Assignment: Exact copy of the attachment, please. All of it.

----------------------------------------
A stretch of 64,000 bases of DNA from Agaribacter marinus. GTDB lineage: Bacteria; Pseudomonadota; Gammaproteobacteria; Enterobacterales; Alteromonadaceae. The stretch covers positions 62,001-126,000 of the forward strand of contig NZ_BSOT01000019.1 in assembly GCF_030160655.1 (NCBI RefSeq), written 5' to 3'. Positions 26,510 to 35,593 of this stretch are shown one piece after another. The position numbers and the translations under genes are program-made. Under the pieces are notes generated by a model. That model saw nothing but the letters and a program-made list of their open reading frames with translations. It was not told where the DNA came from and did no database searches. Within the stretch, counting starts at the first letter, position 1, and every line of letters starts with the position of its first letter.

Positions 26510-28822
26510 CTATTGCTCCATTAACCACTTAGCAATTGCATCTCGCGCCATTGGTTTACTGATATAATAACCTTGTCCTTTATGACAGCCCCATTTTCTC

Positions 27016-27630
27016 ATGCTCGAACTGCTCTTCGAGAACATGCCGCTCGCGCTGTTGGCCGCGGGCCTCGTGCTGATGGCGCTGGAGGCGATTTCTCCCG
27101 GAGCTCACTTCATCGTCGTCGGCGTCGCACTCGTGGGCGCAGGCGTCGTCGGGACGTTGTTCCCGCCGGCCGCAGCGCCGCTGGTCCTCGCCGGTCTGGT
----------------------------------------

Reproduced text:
A stretch of 64,000 bases of DNA from Agaribacter marinus. GTDB lineage: Bacteria; Pseudomonadota; Gammaproteobacteria; Enterobacterales; Alteromonadaceae. The stretch covers positions 62,001-126,000 of the forward strand of contig NZ_BSOT01000019.1 in assembly GCF_030160655.1 (NCBI RefSeq), written 5' to 3'. Positions 26,510 to 35,593 of this stretch are shown one piece after another. The position numbers and the translations under genes are program-made. Under the pieces are notes generated by a model. That model saw nothing but the letters and a program-made list of their open reading frames with translations. It was not told where the DNA came from and did no database searches. Within the stretch, counting starts at the first letter, position 1, and every line of letters starts with the position of its first letter.

Positions 26510-28822
26510 CTATTGCTCCATTAACCACTTAGCAATTGCATCTCGCGCCATTGGTTTACTGATATAATAACCTTGTCCTTTATGACAGCCCCATTTTCTC

Positions 27016-27630
27016 ATGCTCGAACTGCTCTTCGAGAACATGCCGCTCGCGCTGTTGGCCGCGGGCCTCGTGCTGATGGCGCTGGAGGCGATTTCTCCCG
27101 GAGCTCACTTCATCGTCGTCGGCGTCGCACTCGTGGGCGCAGGCGTCGTCGGGACGTTGTTCCCGCCGGCCGCAGCGCCGCTGGTCCTCGCCGGTCTGGT